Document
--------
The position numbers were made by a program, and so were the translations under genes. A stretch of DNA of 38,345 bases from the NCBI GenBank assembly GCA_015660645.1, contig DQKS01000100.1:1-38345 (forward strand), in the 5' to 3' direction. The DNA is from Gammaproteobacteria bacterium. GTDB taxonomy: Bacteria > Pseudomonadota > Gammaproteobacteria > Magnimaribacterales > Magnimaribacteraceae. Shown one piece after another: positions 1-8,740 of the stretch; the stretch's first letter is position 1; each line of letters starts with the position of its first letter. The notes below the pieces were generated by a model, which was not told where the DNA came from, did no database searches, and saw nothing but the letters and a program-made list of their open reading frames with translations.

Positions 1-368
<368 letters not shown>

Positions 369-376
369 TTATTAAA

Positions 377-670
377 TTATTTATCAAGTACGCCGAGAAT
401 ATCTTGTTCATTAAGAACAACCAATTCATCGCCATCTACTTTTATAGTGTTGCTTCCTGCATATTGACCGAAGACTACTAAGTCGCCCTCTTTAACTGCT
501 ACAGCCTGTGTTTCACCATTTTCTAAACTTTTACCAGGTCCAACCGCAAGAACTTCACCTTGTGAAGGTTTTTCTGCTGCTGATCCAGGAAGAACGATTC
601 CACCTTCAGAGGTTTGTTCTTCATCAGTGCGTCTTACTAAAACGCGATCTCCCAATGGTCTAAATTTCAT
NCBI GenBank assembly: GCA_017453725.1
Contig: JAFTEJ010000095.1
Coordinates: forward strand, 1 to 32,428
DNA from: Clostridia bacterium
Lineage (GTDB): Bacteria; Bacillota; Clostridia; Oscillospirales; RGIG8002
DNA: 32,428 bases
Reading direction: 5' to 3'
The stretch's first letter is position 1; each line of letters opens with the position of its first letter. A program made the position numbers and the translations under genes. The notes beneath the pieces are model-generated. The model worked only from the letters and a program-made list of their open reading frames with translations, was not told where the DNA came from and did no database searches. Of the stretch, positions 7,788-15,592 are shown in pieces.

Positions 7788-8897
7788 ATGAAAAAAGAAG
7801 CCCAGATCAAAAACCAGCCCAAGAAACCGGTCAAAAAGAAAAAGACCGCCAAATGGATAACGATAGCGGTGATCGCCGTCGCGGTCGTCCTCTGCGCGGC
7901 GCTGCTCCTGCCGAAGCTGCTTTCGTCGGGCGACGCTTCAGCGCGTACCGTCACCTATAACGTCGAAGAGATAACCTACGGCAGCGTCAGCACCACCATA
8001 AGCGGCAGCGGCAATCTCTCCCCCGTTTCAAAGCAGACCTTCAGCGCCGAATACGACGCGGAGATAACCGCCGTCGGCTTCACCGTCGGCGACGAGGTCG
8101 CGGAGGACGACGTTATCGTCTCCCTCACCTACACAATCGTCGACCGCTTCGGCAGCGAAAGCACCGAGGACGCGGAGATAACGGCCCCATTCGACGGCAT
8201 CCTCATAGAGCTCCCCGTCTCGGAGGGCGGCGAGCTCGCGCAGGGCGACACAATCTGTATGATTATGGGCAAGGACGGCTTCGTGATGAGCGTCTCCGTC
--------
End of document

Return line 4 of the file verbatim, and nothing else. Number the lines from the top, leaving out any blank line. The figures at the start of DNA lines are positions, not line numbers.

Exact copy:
Positions 369-376